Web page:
With Halloween just around the corner, candy is on the brain. So it’s fitting that the American Chemical Society has chosen “The Sweet Side of Chemistry–Candy” as the theme for this year’s celebration of National Chemistry Week (October 19-25).
We all know that candy usually has a lot of “sugar” in it, but what does that really mean? Is the sugar in a chewy caramel the same as the sugar in a brittle lollipop? If so, why are the textures and consistencies of those two sweet treats so different?
The answers lie in chemistry.
The type of sugar people are usually most familiar with is sucrose (C12H22O11)–the white crystalline substance commonly used in baking or added by the spoonful to tea or coffee. Each sucrose molecule is actually a disaccharide (double sugar), consisting of two smaller sugar molecules bonded together: one glucose and one fructose.
When mixed with water and heated, sucrose crystals dissolve, forming a sugar syrup used in making candy. As the temperature of the syrup rises and water boils away, the concentration of the sugar increases, which affects the way the molecules behave when the syrup eventually cools. Confectioners (people who make candy) have described distinct stages for the syrup based on the highest temperature it reaches during cooking. They use these categories to make different types of sweets.
You may have seen the term “soft ball” in recipes for fudge or pralines or the term “hard crack” in toffee and peanut brittle recipes. These are just two of the temperature stages recognized in candy-making, and although they may seem like rough rules of thumb for home bakers, they actually have quite specific parameters that lead to specific results.
Soft ball stage, for example, is achieved when the sugar syrup has been heated to between 113° and 115°C. At that point, the sugar concentration will be reach about 85 percent, which is a good consistency for making fudge. The term soft ball (and the names of all the other temperature stages) comes from the “cold water test,” which allows a confectioner to test the temperature stage without a thermometer. At soft ball stage, when a small amount of the syrup is dropped into cold water, it will form a soft, flexible ball that will naturally flatten out after a few moments. Other stages include:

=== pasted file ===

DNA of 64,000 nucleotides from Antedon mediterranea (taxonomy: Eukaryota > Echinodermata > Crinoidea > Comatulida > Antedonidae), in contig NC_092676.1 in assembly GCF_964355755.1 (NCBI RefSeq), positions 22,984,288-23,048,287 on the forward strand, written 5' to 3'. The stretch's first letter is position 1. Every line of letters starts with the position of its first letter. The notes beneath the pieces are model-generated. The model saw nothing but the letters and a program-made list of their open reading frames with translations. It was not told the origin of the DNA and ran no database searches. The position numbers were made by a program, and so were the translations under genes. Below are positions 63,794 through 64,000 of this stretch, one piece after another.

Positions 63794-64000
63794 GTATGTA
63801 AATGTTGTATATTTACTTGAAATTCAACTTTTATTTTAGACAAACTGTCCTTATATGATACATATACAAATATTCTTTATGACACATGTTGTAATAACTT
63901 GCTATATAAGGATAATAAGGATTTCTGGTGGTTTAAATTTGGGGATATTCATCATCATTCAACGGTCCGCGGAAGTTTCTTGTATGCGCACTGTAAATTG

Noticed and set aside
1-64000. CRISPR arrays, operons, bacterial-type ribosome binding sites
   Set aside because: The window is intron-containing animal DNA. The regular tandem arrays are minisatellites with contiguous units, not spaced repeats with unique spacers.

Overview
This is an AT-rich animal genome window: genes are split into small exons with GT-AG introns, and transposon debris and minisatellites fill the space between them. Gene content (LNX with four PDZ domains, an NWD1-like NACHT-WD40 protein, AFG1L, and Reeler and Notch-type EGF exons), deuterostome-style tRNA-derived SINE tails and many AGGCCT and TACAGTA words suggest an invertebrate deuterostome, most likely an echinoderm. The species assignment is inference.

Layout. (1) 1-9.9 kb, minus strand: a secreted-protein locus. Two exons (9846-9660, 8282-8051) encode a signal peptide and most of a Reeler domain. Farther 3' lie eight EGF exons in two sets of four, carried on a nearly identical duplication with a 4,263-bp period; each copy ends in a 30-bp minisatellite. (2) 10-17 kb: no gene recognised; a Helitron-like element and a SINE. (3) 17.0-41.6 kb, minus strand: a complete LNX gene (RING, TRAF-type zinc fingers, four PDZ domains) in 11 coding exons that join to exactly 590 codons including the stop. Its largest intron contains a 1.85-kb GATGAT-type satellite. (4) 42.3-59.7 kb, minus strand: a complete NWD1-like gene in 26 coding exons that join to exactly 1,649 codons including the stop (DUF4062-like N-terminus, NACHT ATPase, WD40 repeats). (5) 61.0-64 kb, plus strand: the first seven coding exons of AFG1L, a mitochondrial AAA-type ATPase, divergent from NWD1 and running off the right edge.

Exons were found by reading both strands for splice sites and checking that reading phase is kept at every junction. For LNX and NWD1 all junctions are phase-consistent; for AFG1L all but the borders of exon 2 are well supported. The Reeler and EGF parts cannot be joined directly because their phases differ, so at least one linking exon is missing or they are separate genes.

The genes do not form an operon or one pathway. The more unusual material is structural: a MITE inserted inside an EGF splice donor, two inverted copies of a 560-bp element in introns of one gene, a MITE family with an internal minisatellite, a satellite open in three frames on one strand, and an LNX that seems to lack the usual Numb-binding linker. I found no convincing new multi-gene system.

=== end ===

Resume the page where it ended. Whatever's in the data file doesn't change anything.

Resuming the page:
- Firm ball (118°–120°C and 87 percent sugar), used in making marshmallows and caramels
- Hard ball (120°–130°C and 92 percent sugar), used in making rock candy and gummies
- Soft crack (132°–143°C and 95 percent sugar), used in making butterscotch and taffy
- Hard crack (148°–155°C and 99 percent sugar), used in making lollipops and brittles
- Clear liquid (160°-169° C and 100 percent sugar)
- Brown liquid (170°-176° C and 100 percent sugar)–also known as caramelized sugar–used to flavor many deserts
Notice that caramels and sugar that has been caramelized are not the same. Caramels are the familiar chewy candy made from mixing sugar in the firm ball stage with cream and other ingredients, depending on the recipe. The brown color you see in caramels is the result of the Maillard Reaction–a complex chemical reaction that occurs when sugars (like sucrose, glucose or fructose) react with amino acids (like those found in cream) at an elevated temperature. The Maillard Reaction is responsible for colors, odors, and flavors in cooked foods of all kinds, from caramels to popcorn to steak.
Caramelized sugar, on the other hand, is pure sugar that has been heated to 170° C. At that temperature, the sucrose begins to break down and form other compounds. Even food chemists do not completely understand the chemical reactions that occur during the caramelization process, but the results are delicious. Caramelized sugar has complex flavors, ranging from nutty to buttery, and it’s used to give a rich taste to many desert items.
So next time your sweet tooth leads you to a gummy bear, a piece of fudge, or a lollipop, remember that the flavors and textures of those treats are no accident. They are the result of some seriously sweet chemistry.
Read more about sucrose, fructose and glucose in our Carbohydrates module
See pictures and videos of each temperature stage used in cold water test in the Exploratorium’s Science of Cooking exhibit
Learn about other tricks of chemistry that confectioners use to make the perfect candy in the Exploratorium’s Science of Cooking exhibit
Explore the history of the Maillard Reaction from its discovery in 1912 to modern research on its implications for food safety and health in Chemical and Engineering News
Watch a video from Food Science TV demonstrating the Maillard Reaction and the process of caramelization in the kitchen
Written by Christine Hoekenga
Christine is a freelance writer, editor, and content strategist, specializing in science and nature. She holds an Bachelor's degree in Environmental Science and Media Studies and a Master's of Science Writing. She has been working in science communication and education for nearly a decade as a journalist, an organizer for conservation groups, and a museum educator. Before joining the Visionlearning team, she served as the New Media and Online Community Manager for the Webby award-winning Smithsonian Ocean Portal. Christine is assisting Visionlearning with developing new modules and glossary terms, managing the blog, and outreach through social media.